Hatem, who had scripted The Mothman Prophecies the year before, was sent the script to look at by Spyglass Entertainment (the people behind The Sixth Sense), and mistakenly thought he was being asked to rewrite it, which he did. The new script, which combined Petroni’s original ideas with Hatem’s polish, was further developed by Hatem and Spyglass’s Suzanne Patmore and Megan Wolpert, heavily influenced by the true story of Herbert Thurston, a clergyman who investigated spiritualism during the 1920s and 1930s.

Miracles, 2002

Skeet Ulrich was cast as Paul Callan, a former inestigator for the Catholic church who resigned after the church dismissed his report on a genuine faith healer (who healed Callan’s own life-threatening injuries). Now working for secretive organisation Sodalitas Quaerito, Callan teams up with the agency’s founder Alva Keel (Angus McFayden) and former police officer Evelyn Santos – played by General Hospital regular Marisa Ramirez – to investigate strange religious occurrences and solve an overarching mystery of which he may be a very big part of himself.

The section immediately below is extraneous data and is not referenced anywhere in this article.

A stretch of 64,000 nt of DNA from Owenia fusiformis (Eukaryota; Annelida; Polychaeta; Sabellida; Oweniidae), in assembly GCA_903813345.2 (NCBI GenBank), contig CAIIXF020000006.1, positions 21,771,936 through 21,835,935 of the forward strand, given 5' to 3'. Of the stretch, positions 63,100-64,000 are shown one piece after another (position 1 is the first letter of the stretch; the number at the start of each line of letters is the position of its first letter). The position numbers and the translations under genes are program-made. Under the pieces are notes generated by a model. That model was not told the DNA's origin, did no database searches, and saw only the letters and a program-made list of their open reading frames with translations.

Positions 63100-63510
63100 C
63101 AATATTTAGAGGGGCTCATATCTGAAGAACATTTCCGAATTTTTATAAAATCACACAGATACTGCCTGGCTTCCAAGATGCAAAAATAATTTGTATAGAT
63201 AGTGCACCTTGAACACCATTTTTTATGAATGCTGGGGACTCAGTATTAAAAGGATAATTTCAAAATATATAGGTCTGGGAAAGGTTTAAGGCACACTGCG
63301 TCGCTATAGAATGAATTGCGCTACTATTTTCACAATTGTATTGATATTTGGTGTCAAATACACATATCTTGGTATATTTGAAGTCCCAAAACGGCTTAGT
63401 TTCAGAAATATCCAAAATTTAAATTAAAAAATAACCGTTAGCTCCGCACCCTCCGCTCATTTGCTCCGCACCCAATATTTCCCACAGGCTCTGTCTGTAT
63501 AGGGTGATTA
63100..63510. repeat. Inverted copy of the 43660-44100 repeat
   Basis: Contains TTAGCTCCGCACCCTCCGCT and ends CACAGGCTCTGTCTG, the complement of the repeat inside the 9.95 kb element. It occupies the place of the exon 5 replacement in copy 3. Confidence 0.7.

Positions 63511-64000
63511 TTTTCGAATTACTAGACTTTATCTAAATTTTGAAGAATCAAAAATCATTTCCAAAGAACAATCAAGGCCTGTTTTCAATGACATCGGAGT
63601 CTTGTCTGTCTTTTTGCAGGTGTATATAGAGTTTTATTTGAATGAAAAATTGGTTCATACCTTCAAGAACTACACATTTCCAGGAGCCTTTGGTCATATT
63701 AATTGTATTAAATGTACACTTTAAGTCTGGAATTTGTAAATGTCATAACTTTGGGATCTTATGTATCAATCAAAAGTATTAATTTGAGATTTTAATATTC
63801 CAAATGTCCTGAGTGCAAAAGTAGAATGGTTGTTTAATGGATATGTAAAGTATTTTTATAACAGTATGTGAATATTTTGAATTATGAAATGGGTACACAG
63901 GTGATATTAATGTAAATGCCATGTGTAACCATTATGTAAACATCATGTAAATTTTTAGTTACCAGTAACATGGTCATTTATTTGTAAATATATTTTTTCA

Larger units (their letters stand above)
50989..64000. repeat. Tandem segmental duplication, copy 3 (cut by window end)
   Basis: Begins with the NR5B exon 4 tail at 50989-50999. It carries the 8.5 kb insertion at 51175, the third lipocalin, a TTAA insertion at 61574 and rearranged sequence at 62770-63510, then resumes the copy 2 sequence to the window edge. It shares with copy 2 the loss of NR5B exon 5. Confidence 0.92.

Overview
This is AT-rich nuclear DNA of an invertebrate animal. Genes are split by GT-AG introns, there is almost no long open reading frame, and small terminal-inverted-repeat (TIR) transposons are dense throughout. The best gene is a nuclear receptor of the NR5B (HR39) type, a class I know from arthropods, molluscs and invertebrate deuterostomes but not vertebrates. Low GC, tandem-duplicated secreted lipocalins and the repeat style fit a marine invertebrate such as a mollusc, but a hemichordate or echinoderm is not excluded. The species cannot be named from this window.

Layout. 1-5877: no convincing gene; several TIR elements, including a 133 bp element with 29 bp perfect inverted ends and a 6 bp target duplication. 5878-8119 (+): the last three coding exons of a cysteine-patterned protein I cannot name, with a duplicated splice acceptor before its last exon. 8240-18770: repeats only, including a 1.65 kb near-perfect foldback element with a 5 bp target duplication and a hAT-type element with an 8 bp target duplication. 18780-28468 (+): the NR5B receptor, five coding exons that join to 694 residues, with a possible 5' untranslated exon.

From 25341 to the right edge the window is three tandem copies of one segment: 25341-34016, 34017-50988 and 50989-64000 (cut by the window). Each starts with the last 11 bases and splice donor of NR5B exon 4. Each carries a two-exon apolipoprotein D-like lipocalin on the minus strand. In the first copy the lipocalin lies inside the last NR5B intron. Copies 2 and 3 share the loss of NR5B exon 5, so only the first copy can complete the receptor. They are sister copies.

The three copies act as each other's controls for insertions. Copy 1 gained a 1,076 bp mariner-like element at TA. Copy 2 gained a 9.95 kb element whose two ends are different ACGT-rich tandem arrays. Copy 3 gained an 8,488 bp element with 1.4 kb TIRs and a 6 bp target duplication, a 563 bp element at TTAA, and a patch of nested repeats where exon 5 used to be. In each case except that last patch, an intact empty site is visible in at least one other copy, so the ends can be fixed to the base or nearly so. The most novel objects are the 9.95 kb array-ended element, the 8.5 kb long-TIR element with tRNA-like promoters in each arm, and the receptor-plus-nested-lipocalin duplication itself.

After debuting in a splash of publicity, the series was often pre-empted by reports on the Iraq War and patchy ratings led ABC to cancel the show when just six episodes had aired. A fan campaign led to the final seven episodes being aired in November and December 2003 but the network were unwilling to greenlight a second season and no other channel seemed interested in picking the show up. The full series was released on DVD in April 2005 but there never was any kind of resolution to the show’s big storyline, although Hatem did have outlines for future episodes.

Next time on The Telephemera Years: More flops from 2002, including Harley Quinn’s pals, the Birds of Prey!

Check out our other Telephemera articles:

The Telephemera Years: pre-1965 (part 1, 2, 3, 4)

The Telephemera Years: 1966 (part 1, 2, 3, 4)

The Telephemera Years: 1967 (part 1, 2, 3, 4)

The Telephemera Years: 1968 (part 1, 2, 3, 4)